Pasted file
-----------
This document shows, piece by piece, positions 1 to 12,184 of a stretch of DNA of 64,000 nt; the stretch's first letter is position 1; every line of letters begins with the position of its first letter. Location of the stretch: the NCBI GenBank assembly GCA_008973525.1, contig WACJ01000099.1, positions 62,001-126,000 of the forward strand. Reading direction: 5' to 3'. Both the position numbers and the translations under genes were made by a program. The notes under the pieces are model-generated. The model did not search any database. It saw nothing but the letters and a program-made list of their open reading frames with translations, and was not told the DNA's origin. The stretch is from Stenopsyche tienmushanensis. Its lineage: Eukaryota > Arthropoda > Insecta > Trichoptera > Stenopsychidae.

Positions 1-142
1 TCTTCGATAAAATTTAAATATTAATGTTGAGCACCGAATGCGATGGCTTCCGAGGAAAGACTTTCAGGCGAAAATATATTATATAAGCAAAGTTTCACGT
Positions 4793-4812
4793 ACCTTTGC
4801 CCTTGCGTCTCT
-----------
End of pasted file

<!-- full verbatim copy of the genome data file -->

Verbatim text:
This document shows, piece by piece, positions 1 to 12,184 of a stretch of DNA of 64,000 nt; the stretch's first letter is position 1; every line of letters begins with the position of its first letter. Location of the stretch: the NCBI GenBank assembly GCA_008973525.1, contig WACJ01000099.1, positions 62,001-126,000 of the forward strand. Reading direction: 5' to 3'. Both the position numbers and the translations under genes were made by a program. The notes under the pieces are model-generated. The model did not search any database. It saw nothing but the letters and a program-made list of their open reading frames with translations, and was not told the DNA's origin. The stretch is from Stenopsyche tienmushanensis. Its lineage: Eukaryota > Arthropoda > Insecta > Trichoptera > Stenopsychidae.

Positions 1-142
1 TCTTCGATAAAATTTAAATATTAATGTTGAGCACCGAATGCGATGGCTTCCGAGGAAAGACTTTCAGGCGAAAATATATTATATAAGCAAAGTTTCACGT
Positions 4793-4812
4793 ACCTTTGC
4801 CCTTGCGTCTCT